They broke communion with the Holy See. Can anyone to claim to be part of a church when not in union with its bishop and the other bishops in unity with the one bishop they are all in communion with? (Unity of Faith, St.Cyprian answers this)
If a bishop publicly preaches heresy, it is the duty of every Christian not to accept communion with that bishop. Of course, the Sedevacantists take this a step further and claim that any pope who preaches heresy ceases to be a pope, and that all of the popes since <insert Pope here> (they can't agree on which pope it is), has been an anti-pope.

You are correct. It's really quite simple, as far as the sedevacantist argument goes. You can't be the head of something you are not even a member of. Since the post Vatican 2 popes have publicly professed heresy (according to sedevacantists) they aren't even Catholic.....let alone the head of the Church.
« Last Edit: August 17, 2013, 04:26:52 PM by #1Sinner » Logged

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« Reply #74 on: August 17, 2013, 04:32:40 PM »

Wow, this thread really got off-topic early.

I don't think there's a consensus, especially when you consider that some Roman Catholic groups think the seat has been vacant for decades.  Lips Sealed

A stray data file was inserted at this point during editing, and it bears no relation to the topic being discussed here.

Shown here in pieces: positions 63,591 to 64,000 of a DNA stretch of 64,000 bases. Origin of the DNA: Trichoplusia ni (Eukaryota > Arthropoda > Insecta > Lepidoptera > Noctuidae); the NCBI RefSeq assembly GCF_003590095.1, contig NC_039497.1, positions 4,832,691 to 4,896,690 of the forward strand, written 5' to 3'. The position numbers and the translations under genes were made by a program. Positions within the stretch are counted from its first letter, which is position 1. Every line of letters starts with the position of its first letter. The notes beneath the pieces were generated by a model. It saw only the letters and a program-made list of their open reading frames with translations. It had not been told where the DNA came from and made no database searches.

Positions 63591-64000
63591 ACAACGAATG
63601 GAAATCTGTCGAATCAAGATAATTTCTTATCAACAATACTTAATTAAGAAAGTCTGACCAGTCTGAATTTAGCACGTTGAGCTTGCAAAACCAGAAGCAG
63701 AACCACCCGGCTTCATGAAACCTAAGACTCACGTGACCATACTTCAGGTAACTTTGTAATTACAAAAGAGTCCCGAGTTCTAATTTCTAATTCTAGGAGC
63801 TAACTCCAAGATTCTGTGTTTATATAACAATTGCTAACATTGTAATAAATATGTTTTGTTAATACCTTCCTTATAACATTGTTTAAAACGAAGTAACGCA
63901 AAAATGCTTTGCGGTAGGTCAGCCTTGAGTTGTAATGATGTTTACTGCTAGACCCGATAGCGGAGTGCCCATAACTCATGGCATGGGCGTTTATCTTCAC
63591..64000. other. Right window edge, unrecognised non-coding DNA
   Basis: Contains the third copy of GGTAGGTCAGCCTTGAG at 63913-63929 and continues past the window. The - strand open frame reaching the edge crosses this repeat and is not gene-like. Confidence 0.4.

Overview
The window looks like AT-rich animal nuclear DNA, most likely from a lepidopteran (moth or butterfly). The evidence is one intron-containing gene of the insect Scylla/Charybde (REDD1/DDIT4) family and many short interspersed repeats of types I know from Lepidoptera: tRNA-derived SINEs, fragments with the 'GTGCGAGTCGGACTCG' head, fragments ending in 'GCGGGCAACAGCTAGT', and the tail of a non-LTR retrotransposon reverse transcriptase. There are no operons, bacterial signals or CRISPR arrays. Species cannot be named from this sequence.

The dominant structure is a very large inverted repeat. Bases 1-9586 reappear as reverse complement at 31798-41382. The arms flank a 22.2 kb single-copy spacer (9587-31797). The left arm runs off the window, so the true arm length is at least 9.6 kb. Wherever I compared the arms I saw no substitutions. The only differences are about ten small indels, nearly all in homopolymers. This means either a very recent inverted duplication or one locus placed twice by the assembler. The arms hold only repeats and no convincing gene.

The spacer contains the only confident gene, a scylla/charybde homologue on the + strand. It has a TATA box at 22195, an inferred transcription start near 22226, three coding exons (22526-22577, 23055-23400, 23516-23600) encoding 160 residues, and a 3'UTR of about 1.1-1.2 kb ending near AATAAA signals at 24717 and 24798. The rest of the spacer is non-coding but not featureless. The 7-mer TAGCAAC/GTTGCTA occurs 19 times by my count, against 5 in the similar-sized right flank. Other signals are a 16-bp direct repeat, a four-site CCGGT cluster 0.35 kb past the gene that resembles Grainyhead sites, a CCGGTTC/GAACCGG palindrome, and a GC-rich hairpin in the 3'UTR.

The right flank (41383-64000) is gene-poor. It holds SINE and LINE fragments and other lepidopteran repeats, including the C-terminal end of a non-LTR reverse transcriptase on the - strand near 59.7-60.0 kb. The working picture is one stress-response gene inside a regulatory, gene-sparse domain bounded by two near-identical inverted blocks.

Sedevacantists are not Roman Catholics.

Yes, they are. Robert Bellermine, Cajetan and a host of others stated that a pope who became a heretic would cease to be the pope. No official proclamation needs to be made since he loses the office automatically. Sedevacantism is a valid opinion given the current state of things in the roman church.

I wasn't aware of Cajetan specifically, but I knew that Robert Bellermine and many others taught that a pope who became a heretic would cease to be the pope. I doesn't affect my statement however: Sedevacantists are not Roman Catholics.

What are they? What dogma do they deny which denies them the title: Roman Catholic?

They are Sedevacantist, plain and simple.

They broke communion with the Holy See. Can anyone to claim to be part of a church when not in union with its bishop and the other bishops in unity with the one bishop they are all in communion with? (Unity of Faith, St.Cyprian answers this)
If a bishop publicly preaches heresy, it is the duty of every Christian not to accept communion with that bishop. Of course, the Sedevacantists take this a step further and claim that any pope who preaches heresy ceases to be a pope, and that all of the popes since <insert Pope here> (they can't agree on which pope it is), has been an anti-pope.